Melissa Harris-Lacewell says black politics has come of age, with blacks as equal partners in electing Obama.
PRINCETON, New Jersey (CNN) -- It seems Tavis Smiley has been irritated with Barack Obama for a long time. Smiley is perhaps the most recognizable African-American journalist in the country. He is a fixture on radio and television, and has authored several books that are best-sellers among black readers.
One might suspect that Smiley would be enthusiastic about the opportunities presented by America's election of a black president.
Instead, Smiley seems annoyed.
In February 2008, Smiley denounced then-candidate Obama for failing to make a personal appearance at Smiley's annual State of the Black Union. His continuing criticism of Sen. Obama during the fall campaign produced substantial outcry from listeners of the Tom Joyner Morning Show, a popular radio program where Smiley had been a well-liked regular.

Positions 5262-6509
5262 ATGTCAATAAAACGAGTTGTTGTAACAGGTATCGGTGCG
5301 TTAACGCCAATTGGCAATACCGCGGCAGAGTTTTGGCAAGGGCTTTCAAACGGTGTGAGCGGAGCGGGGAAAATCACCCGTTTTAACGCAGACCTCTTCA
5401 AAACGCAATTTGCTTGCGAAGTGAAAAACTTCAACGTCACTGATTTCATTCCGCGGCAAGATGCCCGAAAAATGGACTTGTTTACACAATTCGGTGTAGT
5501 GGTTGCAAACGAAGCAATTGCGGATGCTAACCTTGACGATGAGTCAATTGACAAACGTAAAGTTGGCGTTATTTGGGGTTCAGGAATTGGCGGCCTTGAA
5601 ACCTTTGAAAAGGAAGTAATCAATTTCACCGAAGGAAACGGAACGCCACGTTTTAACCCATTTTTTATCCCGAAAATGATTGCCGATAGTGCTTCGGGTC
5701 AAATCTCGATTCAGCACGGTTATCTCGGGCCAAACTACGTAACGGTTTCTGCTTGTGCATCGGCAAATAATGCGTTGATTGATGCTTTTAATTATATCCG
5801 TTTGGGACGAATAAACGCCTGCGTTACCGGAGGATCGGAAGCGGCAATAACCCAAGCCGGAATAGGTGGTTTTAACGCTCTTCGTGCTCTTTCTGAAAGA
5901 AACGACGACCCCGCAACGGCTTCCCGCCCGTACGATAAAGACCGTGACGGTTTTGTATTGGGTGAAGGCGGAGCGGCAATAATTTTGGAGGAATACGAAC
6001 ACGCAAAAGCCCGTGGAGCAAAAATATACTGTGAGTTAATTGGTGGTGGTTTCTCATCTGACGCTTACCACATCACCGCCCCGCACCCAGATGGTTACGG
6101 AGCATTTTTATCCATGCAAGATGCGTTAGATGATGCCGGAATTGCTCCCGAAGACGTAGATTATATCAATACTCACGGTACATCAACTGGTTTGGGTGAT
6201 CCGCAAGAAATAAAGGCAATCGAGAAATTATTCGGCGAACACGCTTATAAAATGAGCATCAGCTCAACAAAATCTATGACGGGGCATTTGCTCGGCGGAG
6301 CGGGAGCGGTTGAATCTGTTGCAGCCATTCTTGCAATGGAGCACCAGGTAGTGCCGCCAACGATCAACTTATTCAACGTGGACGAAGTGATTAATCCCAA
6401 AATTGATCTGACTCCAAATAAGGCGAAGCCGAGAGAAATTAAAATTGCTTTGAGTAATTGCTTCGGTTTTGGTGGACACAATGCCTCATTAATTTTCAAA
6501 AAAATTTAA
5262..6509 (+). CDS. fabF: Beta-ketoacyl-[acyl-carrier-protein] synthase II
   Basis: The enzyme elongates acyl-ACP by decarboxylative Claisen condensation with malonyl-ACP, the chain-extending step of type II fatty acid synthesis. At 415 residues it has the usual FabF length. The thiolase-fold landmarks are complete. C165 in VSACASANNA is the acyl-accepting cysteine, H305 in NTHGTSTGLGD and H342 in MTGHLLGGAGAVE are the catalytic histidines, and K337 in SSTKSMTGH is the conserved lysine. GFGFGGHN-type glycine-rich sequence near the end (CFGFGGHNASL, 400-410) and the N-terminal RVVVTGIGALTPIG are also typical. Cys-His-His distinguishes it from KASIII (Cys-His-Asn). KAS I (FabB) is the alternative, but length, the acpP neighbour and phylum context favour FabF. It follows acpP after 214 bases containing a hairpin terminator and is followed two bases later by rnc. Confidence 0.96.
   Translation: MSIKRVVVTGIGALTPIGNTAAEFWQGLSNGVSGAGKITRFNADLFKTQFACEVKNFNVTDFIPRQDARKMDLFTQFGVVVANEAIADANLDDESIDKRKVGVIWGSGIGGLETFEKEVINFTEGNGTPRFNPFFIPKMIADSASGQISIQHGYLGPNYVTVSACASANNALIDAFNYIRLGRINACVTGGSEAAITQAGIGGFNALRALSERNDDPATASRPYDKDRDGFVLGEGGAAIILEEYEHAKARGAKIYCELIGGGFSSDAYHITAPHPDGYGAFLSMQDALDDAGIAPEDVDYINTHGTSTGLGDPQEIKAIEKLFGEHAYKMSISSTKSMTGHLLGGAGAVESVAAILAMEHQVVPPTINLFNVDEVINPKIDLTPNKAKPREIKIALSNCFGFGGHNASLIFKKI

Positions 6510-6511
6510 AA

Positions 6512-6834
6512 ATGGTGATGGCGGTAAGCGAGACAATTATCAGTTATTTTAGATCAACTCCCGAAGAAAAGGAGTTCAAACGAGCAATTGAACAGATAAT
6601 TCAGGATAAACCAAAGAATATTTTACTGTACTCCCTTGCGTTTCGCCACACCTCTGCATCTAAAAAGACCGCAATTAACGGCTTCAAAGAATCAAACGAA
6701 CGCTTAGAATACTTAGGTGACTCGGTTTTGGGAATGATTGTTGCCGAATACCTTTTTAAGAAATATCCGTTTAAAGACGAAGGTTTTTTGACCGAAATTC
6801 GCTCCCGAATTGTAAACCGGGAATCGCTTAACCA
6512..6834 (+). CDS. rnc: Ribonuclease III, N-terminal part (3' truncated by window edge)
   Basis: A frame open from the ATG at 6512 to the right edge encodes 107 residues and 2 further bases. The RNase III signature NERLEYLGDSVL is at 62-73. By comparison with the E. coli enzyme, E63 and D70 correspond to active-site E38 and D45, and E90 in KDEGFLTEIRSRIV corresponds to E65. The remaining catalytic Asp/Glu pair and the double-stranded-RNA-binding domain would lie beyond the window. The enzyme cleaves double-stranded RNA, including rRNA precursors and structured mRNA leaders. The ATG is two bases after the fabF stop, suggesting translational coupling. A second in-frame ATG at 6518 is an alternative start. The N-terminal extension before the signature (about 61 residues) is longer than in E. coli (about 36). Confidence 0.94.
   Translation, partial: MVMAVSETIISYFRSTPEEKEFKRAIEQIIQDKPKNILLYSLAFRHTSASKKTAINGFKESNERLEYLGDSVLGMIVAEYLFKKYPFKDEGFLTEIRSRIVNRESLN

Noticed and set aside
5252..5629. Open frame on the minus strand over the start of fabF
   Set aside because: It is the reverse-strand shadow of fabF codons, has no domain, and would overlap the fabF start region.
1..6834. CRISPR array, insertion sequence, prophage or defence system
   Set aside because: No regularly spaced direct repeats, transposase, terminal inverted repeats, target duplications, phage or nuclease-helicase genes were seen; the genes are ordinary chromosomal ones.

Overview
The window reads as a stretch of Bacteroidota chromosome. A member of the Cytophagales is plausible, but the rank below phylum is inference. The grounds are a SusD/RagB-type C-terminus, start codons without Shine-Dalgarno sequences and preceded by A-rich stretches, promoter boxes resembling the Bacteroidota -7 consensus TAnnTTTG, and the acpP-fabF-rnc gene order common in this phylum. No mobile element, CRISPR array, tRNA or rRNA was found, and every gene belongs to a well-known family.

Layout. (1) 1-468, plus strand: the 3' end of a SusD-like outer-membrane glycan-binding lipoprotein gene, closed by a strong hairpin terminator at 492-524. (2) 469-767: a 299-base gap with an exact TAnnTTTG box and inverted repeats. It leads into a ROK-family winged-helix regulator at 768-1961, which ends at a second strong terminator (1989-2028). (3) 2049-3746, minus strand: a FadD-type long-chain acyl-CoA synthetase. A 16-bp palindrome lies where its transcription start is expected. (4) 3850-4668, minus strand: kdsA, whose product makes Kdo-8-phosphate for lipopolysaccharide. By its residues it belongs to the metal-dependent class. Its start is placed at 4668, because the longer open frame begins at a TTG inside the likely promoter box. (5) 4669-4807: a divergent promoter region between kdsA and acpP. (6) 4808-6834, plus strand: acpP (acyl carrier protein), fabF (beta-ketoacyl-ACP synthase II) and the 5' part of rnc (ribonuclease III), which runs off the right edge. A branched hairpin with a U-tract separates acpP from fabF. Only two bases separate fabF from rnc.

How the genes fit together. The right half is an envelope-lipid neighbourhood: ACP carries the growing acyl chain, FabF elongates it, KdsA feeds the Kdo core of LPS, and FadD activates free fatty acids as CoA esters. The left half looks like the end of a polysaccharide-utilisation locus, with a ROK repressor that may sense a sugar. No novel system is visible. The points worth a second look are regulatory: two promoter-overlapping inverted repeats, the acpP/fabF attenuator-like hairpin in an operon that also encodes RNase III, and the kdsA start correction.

After Obama's election, Smiley published a text titled "Accountable" and has repeatedly indicated his intention to hold President Obama "accountable" to an explicitly racial agenda.
The specific policies suggested by Smiley's books are not substantially different from those of the Obama administration, but Smiley insists on explicit and repeated acknowledgement of race, while Obama typically seeks to address inequality within a racially neutral frame.
Despite writing about race in both of his books, addressing race in the historic Philadelphia speech during the Democratic primary and repeatedly acknowledging that racial inequality endures, Smiley's critique implies that Obama's approach to race is both inadequate and inauthentic.